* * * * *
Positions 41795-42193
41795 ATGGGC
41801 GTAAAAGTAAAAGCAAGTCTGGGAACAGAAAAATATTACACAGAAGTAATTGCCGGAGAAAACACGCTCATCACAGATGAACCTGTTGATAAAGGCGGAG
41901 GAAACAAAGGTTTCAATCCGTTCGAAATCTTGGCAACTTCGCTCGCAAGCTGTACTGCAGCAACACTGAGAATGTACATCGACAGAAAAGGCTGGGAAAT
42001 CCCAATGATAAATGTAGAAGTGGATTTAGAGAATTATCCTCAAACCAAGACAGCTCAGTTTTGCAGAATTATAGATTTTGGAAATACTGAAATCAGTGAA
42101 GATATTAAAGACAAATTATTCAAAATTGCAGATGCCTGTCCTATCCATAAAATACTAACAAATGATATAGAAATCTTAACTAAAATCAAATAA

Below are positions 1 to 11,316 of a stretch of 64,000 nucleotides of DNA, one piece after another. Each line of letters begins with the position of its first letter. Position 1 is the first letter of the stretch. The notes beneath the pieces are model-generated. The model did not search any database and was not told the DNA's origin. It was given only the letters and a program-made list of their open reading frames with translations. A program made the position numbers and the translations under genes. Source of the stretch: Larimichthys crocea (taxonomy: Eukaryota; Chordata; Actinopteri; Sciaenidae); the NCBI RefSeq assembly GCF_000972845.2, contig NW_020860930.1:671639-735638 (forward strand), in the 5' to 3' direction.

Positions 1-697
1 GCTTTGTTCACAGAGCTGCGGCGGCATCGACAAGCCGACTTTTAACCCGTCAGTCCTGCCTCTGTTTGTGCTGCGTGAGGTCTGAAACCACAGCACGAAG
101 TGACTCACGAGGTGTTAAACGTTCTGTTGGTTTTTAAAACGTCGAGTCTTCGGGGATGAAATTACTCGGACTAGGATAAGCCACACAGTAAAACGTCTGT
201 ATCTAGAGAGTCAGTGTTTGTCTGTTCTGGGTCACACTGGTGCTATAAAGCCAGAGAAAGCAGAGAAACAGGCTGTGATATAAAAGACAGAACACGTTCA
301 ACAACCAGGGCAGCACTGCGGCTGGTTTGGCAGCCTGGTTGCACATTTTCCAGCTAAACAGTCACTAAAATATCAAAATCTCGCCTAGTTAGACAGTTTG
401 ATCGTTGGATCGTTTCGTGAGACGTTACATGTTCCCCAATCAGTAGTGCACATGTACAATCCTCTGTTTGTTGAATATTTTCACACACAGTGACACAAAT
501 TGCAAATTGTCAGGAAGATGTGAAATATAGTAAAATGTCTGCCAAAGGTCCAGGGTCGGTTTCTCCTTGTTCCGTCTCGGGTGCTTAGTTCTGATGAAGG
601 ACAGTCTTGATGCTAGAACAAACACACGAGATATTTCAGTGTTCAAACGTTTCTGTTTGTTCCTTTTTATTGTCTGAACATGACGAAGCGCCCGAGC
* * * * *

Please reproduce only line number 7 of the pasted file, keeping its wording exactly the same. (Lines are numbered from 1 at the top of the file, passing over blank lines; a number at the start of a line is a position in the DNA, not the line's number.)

Below are positions 1 to 11,316 of a stretch of 64,000 nucleotides of DNA, one piece after another. Each line of letters begins with the position of its first letter. Position 1 is the first letter of the stretch. The notes beneath the pieces are model-generated. The model did not search any database and was not told the DNA's origin. It was given only the letters and a program-made list of their open reading frames with translations. A program made the position numbers and the translations under genes. Source of the stretch: Larimichthys crocea (taxonomy: Eukaryota; Chordata; Actinopteri; Sciaenidae); the NCBI RefSeq assembly GCF_000972845.2, contig NW_020860930.1:671639-735638 (forward strand), in the 5' to 3' direction.